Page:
I nodded. “That’s really great! Good for you.”
Later that evening, Letty and I parted ways. We made no future plans to see each other, but somehow I suspected it wouldn’t be long. She mentioned that she was considering a job at the San Diego store and might move, but then she was flighty so I wasn’t sure if she was serious. She seemed to be tinkering with the idea. She said her on-again, off-again boyfriend Rocco had moved, but that she wasn’t sure she should follow. Since I was in no position to preach about moving for boyfriends, I refrained from giving her any advice.
I returned to the apartment to find the door ajar. I grabbed my cell phone to call 911 and peered in the door to see if anyone was there or something was disturbed. Upon a quick inspection everything appeared fine. I nervously crept and looked first in the two bedrooms that were directly across from each other and then the bathroom. No one was there. I began to wonder if I had left the door open on accident when I turned and was stunned to see Curtis standing in the doorway. My heart jumped up, and I grabbed and yanked the door fully open. It was nearly 9:00 p.m.
“Curtis!” I yelled. “What are you doing here?”
Curtis stepped forward and looked around. “You all right?”
“Jesus! Fine! What do you need?” I snapped at him.
Curtis extended another folder loaded with papers. My eyes nearly popped out of my head – more notes! “Kale asked me to drop these off so you could look them over before our production meeting in the morning.”
I grabbed the stack and barked, “Since when are you a messenger?”
“I’m not,” he stepped completely in and smiled at me. “I wanted to see you.”
“Does Kale know that?” I sniped.
“No,” he replied and then, made another move toward me. “Do you want to go for drinks?”
“No, I just came back,” I replied and softened a bit as I realized I was yelling at one of my bosses, who for all intents and purposes really hadn’t done anything to deserve the barking. After all, he didn’t break into my apartment. And for all I knew, I had left that door ajar.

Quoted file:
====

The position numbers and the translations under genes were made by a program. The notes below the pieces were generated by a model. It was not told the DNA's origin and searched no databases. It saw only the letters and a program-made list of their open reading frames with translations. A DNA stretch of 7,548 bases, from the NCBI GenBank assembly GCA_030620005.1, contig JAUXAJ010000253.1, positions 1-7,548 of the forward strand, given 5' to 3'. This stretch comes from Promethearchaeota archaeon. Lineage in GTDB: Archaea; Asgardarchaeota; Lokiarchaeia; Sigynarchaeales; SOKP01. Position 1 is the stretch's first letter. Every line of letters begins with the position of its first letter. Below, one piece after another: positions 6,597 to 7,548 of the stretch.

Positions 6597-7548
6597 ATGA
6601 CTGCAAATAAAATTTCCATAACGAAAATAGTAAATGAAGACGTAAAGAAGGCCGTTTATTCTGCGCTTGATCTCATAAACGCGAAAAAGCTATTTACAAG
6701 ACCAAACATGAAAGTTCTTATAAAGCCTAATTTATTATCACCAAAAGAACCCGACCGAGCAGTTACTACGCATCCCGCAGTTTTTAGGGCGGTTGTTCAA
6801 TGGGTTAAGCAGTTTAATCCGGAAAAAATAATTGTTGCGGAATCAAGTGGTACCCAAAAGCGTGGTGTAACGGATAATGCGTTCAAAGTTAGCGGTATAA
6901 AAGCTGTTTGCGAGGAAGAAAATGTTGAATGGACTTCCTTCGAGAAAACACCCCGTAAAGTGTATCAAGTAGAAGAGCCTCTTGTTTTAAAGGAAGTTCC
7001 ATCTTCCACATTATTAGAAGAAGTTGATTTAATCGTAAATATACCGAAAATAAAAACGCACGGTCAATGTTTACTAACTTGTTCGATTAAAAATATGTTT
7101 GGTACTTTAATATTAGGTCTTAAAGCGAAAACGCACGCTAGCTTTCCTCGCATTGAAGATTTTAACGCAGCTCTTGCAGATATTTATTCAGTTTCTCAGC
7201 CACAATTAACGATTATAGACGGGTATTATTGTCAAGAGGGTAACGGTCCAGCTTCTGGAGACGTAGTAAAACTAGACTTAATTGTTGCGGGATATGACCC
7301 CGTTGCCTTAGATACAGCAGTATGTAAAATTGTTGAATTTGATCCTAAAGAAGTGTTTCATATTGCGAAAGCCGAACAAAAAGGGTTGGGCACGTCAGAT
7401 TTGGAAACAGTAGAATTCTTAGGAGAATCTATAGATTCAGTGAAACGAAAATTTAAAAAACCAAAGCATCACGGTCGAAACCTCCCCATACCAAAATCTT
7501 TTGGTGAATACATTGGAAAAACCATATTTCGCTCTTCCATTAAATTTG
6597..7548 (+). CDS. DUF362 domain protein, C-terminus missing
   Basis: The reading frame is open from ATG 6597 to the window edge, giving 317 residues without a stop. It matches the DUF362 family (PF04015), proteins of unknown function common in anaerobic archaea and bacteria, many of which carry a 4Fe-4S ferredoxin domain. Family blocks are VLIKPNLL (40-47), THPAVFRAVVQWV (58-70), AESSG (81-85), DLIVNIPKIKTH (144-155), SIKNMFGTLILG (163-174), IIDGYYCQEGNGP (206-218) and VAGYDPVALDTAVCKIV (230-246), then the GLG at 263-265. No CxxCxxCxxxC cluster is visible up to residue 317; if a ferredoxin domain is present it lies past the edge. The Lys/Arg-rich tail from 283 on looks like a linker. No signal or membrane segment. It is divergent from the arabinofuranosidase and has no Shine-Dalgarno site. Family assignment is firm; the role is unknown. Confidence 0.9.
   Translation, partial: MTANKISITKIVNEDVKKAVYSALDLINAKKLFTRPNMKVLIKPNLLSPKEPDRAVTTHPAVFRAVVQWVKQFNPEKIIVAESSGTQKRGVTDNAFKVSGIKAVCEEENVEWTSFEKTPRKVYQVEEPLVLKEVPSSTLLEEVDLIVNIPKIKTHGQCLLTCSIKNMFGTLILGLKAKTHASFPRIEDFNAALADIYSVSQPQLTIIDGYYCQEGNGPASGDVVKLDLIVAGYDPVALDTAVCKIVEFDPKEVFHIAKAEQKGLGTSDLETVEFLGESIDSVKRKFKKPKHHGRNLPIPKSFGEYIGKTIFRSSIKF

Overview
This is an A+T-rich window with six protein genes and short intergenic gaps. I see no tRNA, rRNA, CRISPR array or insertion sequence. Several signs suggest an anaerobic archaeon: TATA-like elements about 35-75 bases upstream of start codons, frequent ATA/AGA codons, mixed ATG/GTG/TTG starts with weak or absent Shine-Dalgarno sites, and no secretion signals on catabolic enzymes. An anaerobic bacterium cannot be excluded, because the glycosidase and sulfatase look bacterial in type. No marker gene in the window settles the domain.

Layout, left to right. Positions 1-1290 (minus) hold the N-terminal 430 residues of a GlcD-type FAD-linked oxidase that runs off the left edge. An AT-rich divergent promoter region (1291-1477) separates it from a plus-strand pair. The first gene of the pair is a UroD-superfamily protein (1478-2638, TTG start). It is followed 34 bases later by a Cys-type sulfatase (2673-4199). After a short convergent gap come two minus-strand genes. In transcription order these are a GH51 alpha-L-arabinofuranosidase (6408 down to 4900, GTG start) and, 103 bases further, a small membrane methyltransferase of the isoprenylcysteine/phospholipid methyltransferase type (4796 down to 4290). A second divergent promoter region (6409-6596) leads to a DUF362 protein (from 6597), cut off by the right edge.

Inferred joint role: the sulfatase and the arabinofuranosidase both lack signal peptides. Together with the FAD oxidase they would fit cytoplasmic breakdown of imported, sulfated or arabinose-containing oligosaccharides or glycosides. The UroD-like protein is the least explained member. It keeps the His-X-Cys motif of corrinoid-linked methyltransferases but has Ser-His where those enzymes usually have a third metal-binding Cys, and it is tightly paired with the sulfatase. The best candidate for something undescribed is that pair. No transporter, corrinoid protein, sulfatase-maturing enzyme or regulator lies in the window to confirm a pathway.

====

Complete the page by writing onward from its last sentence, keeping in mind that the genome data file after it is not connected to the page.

“Look, I’m harmless,” he suddenly offered. “I just like you. Let’s go out and relax. I’ll tell you what’s going on.”
I stood upright and straight and mulled it over. I did want to know what was going on. Why was I getting almost a complete rewrite of the script? Should I be worried? Curtis seemed to be offering me somewhat of an olive branch. Then I became concerned about his obvious pursuit and the ramifications, so I quickly shook my head.
“No, really, I’m tired,” I said. “Is that okay with you?”
Curtis nodded. “I get it.”
He stepped into the hallway, turned and said, “See you tomorrow.”
My heart was still racing. I wondered what was going on. I looked at the new stack of notes and sighed. I read a few and realized some of them conflicted with the last batch. Who was I supposed to follow? Too many chefs in the kitchen would make my job harder. I quickly decided to sit down with Kale in the morning and feel out the situation. I was all too aware that I was new at this, and I heard the stories about endless rewrites and scripts sitting with renewed options that never ended and studios never produced the films. I also feared they would shut down the entire project or replace me if I couldn’t cut it. I was so consumed with worry that I didn’t sleep well that night.